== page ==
3. Checking training stats is addictive
If you use Garmin, Strava, or anything similar, you'll appreciate how addictive it can be to try to beat your previous performance or to beat your friends on a particular segment. Maximum cycling speed of 26mph on your last ride? Better get that to 30!
4. Triathlon burns HOW MANY calories!?
You never realised just how many calories you'd be burning and how much you get to eat now! Your average run can burn around 600 calories, a long ride maybe up to 1,000, but doing a big brick session can get you closer to the 2,000 calorie mark! That means lots of pizza to refuel!
5. Getting an early night and not drinking so that you can get up early the next morning is surprisingly enjoyable
You used to laugh at the people who went home early to get to bed, but now you're one of them. You definitely don't miss the hangovers, and your new cycling and running friends are super supportive! Who knew that training for a triathlon could be so fun! Enjoy!
Kirsten is a natural athlete and enjoys competing in Ironman triathlon. She talks to Sundried about life as a triathlete.
Have you always been into sport?
Yes, I have always been fortunate enough to have taken part in sport from a young age, and my parents chauffeured me around to clubs and races. At school, PE was the best part of the week and I loved swimming, running and playing tennis. I also had 2 horses which took up a lot of time.
What made you decide to enter the world of triathlon?
I had been training for a marathon and I got bored of just running all the time, so I decided to join a local triathlon club. This was slightly daunting given I had never ridden a road bike, but now the bike part is my strongest discipline! I love the idea of three sports and the constant challenge or trying to improve.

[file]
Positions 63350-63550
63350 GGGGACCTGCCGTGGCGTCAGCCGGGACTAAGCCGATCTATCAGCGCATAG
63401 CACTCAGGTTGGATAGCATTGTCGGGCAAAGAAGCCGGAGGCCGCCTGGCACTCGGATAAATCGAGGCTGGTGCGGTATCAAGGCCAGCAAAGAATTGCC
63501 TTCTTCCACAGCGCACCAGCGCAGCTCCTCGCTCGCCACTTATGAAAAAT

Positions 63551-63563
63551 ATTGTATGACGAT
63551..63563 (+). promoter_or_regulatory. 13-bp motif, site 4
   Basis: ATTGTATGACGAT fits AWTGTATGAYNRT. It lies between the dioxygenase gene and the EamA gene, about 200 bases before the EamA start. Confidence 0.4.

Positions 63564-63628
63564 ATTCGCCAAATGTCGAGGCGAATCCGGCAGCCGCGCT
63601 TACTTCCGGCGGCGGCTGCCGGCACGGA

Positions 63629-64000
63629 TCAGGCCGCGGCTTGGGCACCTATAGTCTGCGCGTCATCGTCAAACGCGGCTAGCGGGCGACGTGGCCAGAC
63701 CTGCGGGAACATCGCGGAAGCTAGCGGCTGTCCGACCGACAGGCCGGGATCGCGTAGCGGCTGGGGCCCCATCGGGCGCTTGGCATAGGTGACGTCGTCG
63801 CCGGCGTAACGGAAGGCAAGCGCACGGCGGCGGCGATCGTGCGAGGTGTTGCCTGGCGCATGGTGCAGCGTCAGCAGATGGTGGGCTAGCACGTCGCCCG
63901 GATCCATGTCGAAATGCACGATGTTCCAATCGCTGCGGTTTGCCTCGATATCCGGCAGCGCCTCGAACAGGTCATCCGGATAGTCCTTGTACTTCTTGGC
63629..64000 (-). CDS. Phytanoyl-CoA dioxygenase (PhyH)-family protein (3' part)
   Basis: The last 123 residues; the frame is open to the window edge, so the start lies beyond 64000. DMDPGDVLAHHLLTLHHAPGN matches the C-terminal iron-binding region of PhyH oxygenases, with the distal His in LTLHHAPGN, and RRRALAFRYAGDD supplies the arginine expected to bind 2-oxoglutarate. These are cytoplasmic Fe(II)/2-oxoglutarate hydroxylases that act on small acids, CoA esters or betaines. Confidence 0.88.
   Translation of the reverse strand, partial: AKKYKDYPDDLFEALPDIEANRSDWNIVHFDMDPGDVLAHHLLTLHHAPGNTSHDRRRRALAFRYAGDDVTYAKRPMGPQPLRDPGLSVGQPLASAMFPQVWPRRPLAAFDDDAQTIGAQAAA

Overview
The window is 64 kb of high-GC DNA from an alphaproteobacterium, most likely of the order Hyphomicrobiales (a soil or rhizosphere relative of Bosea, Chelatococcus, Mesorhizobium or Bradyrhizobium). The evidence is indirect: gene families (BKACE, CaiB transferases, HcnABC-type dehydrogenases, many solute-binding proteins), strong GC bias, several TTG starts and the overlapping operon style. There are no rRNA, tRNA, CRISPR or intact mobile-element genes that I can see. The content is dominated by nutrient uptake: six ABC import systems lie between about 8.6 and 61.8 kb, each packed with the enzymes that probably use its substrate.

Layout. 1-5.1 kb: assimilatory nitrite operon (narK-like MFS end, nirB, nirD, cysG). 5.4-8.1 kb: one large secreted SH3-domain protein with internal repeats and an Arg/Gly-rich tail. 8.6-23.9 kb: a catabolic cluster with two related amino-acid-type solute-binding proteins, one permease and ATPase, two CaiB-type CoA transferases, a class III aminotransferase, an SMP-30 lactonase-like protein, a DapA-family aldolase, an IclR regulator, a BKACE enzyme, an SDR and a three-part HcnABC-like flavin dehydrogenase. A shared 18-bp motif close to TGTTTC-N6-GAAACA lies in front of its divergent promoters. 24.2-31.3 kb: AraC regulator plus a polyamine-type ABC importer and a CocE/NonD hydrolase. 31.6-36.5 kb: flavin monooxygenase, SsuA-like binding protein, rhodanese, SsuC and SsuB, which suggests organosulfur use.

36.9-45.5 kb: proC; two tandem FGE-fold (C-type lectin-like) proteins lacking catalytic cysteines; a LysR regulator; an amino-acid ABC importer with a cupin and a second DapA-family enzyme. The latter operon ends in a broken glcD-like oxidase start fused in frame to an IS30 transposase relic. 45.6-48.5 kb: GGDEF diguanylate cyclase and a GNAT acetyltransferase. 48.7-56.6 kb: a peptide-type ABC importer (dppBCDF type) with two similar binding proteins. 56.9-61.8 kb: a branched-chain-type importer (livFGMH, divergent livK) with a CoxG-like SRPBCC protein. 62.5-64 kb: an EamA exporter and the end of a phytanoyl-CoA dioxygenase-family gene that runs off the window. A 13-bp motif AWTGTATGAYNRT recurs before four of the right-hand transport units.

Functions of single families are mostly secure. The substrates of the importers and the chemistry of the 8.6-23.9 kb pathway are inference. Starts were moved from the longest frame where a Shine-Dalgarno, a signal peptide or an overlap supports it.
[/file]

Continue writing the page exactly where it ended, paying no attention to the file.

What’s been your favourite race to date and why?
My favourite race to date was Chicago ITU standard distance in 2015. It was the first time I ever raced abroad and was an incredible experience being able to see the elites race and also support friends racing as age-group athletes. The course was also spectacular, set in the heart of Chicago and on closed roads and tunnels that went under the main city.
And your proudest achievement?
My proudest achievement was winning my age-group at Ironman Dubai 70.3. It was my first Ironman branded race and first half Ironman. It was set overlooking the Burj Al Arab, and standing on the stage at night overlooking this was just incredible.
Have you ever had any racing disasters / your toughest race yet?
Yes, I think there are always things that go wrong, even just small things when you reflect on a race, but my biggest fear is a mechanical or a puncture! I raced Cholmondeley Castle triathlon a couple of years ago and came out of the water 2nd female to discover my tyre had punctured coming out of T1. I was in a total panic and the pit stop didn’t work, it came out as fast as it went in. It took ages to get fixed and somehow the chain then got all caught up!
My toughest race to date was Ironman Marbella 70.3. There was a large swell in the sea on race morning which made sighting very hard, and the bike course was brutal. I then fell on the first km of the run which set me back a lot as I had hurt my ankle and grazed my hands and knees. Sheer determination and encouragement from a friend on the side line got me through and to my surprise finished 3rd in my age group.